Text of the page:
Google Fusion Tables Fail (But I’ll Keep Trying)

I’ve been trying to learn how to have my students mash up two data sets and map them through Google Fusion Tables. Every tutorial I click on to learn more about Google Fusion Tables tells me how easy this is.

Yeah, no.

OK, let me modify that a bit.  I can get a data set into Google Fusion easily.  On occasions, I’ve even gotten Fusion Tables to locate my data on a map.  But I’ve also run into myriad problems.  And sure, this is to be expected, given that I am such a novice in the world of data-driven journalism.  But Lord knows I’m trying. I subscribe to a number of data-driven journalism feeds, recently took the Knight Center Data-Driven Journalism: The Basics and am signed up for Doing Journalism with Data: First Steps, Skills and Tools.  I’ve viewed dozens of tutorials on YouTube and have experimented multiple times on Fusion.

So, what are the blocks I’ve encountered?

  • Getting two data sets to align in the “merge” option.
  • Once the files have merged, getting the data to show in a way that doesn’t replicate certain columns. (See photo.)
  • And what’s up with the map? (See photo #2.)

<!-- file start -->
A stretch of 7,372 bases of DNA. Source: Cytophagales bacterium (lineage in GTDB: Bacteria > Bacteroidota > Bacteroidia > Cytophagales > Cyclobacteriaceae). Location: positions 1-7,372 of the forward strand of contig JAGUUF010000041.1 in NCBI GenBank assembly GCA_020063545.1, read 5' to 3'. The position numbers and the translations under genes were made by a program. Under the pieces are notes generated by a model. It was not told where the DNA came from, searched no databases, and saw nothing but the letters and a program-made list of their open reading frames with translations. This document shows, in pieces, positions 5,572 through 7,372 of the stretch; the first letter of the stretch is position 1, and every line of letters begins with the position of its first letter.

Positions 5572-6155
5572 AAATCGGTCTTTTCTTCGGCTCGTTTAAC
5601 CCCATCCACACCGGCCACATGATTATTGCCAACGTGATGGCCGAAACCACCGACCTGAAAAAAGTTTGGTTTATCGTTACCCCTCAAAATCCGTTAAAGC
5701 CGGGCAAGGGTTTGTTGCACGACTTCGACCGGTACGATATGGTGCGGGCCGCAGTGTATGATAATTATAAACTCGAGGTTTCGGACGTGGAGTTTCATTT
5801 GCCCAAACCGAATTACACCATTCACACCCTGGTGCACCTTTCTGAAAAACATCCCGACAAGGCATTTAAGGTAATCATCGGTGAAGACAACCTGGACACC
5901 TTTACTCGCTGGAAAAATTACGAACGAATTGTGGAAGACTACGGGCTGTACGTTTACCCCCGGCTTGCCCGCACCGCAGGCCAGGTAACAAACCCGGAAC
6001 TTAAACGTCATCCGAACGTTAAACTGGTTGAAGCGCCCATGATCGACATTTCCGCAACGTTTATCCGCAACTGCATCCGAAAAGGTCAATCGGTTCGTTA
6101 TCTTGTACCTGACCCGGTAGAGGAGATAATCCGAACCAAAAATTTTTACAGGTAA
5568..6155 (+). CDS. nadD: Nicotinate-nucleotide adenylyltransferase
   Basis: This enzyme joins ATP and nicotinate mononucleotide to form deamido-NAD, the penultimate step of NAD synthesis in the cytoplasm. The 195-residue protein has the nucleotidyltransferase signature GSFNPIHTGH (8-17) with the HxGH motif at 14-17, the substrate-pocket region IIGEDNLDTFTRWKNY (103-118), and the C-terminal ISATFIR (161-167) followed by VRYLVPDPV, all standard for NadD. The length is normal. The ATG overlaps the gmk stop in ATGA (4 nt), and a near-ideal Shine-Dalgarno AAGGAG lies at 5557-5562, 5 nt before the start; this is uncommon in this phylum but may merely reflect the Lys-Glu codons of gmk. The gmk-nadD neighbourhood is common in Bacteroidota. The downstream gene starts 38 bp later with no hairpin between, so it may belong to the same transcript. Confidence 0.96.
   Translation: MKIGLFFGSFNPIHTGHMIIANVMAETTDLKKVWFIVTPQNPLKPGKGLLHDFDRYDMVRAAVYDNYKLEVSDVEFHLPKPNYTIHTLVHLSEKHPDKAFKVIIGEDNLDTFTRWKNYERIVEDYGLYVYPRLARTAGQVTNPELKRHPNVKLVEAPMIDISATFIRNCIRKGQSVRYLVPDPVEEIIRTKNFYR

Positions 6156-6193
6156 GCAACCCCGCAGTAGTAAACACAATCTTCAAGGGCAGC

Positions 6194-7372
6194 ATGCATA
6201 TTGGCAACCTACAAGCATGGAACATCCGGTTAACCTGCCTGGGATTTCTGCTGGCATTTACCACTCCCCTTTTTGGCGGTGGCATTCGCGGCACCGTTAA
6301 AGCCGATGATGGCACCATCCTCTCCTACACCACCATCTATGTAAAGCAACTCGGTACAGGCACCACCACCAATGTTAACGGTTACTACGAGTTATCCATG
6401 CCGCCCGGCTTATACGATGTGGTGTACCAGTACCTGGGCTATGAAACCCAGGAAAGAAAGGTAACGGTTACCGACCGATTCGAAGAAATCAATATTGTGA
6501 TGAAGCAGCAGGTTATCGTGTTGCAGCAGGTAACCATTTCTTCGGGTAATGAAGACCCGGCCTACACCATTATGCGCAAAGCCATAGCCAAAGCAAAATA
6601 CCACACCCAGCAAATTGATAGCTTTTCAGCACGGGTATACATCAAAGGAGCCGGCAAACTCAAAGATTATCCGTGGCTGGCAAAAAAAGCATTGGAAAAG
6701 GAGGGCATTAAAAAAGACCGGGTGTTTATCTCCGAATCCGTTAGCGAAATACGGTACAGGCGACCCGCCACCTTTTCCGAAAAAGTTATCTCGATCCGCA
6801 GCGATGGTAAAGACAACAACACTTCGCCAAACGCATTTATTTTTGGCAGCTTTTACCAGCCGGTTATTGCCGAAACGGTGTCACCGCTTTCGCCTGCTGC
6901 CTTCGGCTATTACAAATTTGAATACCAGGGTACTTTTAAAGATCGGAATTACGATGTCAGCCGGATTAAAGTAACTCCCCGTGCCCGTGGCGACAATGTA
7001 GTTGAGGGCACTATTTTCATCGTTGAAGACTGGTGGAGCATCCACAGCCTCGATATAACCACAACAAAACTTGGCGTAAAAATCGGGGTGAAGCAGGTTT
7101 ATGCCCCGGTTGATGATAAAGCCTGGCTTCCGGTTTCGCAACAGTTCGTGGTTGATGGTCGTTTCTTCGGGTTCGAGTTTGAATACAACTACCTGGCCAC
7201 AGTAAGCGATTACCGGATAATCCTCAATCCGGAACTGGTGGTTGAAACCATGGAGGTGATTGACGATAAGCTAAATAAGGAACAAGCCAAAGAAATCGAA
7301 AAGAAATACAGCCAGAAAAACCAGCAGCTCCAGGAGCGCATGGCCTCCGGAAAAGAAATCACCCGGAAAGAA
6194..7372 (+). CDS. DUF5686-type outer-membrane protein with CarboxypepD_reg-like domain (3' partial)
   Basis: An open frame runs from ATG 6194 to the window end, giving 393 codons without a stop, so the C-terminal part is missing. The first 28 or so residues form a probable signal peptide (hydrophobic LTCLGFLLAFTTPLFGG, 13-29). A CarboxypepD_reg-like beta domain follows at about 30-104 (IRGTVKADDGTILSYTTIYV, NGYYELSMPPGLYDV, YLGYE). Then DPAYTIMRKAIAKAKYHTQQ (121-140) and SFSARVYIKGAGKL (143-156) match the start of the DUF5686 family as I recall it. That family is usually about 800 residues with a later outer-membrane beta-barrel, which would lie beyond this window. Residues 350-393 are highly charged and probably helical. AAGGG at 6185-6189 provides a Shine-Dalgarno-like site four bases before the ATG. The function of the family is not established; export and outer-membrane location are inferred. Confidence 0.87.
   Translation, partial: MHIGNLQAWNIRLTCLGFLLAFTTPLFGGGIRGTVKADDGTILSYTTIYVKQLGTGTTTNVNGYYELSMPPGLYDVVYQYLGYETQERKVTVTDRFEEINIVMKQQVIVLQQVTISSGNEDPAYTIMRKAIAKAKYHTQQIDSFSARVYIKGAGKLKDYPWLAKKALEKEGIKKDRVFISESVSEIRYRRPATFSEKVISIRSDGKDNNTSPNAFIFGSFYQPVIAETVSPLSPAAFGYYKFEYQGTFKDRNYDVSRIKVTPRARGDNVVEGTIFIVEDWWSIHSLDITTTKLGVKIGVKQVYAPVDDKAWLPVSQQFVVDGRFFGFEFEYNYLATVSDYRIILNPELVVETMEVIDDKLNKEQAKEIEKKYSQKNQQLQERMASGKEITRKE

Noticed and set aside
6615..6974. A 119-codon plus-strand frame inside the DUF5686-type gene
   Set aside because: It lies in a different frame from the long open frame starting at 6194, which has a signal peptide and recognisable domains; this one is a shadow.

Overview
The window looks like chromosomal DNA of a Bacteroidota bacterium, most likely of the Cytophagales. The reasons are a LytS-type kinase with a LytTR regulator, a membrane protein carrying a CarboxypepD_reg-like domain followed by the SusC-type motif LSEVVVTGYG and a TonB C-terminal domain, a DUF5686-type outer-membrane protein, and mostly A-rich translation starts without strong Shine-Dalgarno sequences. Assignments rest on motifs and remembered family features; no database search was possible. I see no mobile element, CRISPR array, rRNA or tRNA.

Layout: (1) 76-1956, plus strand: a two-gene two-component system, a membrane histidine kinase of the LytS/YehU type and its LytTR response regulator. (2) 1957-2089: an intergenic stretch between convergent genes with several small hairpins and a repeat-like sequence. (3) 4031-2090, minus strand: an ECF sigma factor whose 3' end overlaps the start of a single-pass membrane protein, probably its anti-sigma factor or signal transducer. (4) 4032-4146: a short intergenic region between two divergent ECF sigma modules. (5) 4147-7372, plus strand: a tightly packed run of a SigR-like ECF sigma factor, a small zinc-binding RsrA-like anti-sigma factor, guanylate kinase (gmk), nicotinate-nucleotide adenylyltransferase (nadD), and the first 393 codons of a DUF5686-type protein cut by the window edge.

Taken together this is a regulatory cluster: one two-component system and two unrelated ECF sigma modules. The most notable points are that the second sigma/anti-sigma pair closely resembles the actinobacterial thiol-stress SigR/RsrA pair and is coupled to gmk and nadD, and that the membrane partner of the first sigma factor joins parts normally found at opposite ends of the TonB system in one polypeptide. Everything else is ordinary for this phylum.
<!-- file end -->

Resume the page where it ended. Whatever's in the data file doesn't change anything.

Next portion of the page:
Exhibit #1: Problems with merged files

Exhibit #1: Problems with merged files

There’s so many small things that I don’t yet understand and I suspect it’s these small details that are causing me big problems. What I really need to do is to find someone with more expertise than I have with whom to work.

Exhibit #2: Failed attempt to properly map the data

Exhibit #2: Failed attempt to properly map the data

Any suggestions?

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Out With the Old; In With the Old Reader (If They Don’t Kill This Too)

When Google announced last spring that it was killing Google Reader, my response  was the same as others around the Twitterverse: an impassioned NOOOOOOO!  I’m a big believer in RSS readers for a variety of reasons, and Google Reader had definitely been my reader of choice.  I especially loved that I could follow those feeds on my smart phone through a compatible app, Feeddler, which synced my feeds, along with the folders I created in Google Reader to organize those feeds.

Like everything, eventually it all worked out (maybe imperfectly, but still). I am sure I’m not the only one who waited until the Very. Last. Second. to grab my data from Google and transfer it to my reader alternative, Old Reader (which is compatible with Feeddler–yay!). One by-product of waiting so long to make the shift:  I now have almost 2,000 blog posts to catch up on. (See photo.)

What happens when you wait too long to sync your RSS feed to your mobile phone app.

What happens when you wait too long to sync your RSS feed to your mobile phone app!

Because the few months after Google’s announcement had people suggesting so many great alternatives (totally debunking the idea that RSS readers are outmoded), I am also experimenting with Feedly and Flipboard, both of which I love for the non-work related blogs I follow, since those blogs are more visually oriented than the stuff I read for work.